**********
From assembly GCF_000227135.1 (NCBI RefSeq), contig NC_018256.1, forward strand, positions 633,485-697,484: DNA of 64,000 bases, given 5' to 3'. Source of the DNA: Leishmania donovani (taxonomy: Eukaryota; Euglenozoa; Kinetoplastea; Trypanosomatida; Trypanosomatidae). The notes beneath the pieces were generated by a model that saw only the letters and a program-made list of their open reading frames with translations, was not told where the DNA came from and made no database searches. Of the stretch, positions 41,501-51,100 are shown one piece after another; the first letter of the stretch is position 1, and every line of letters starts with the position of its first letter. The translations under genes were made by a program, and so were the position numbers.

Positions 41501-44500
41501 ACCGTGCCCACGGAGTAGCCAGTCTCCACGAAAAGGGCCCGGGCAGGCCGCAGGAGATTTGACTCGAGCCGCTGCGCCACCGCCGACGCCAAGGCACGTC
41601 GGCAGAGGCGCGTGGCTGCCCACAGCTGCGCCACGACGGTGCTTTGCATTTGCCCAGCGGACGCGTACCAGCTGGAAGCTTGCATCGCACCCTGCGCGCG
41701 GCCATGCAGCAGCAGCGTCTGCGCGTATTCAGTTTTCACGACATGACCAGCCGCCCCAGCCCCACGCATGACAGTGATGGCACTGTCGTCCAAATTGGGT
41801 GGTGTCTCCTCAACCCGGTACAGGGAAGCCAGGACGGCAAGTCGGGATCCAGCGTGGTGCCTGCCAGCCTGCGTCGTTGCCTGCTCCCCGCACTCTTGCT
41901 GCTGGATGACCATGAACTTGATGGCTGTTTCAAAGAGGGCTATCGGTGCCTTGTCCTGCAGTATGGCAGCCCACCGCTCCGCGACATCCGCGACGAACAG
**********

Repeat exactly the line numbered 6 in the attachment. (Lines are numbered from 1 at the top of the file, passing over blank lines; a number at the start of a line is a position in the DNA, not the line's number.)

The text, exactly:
41801 GGTGTCTCCTCAACCCGGTACAGGGAAGCCAGGACGGCAAGTCGGGATCCAGCGTGGTGCCTGCCAGCCTGCGTCGTTGCCTGCTCCCCGCACTCTTGCT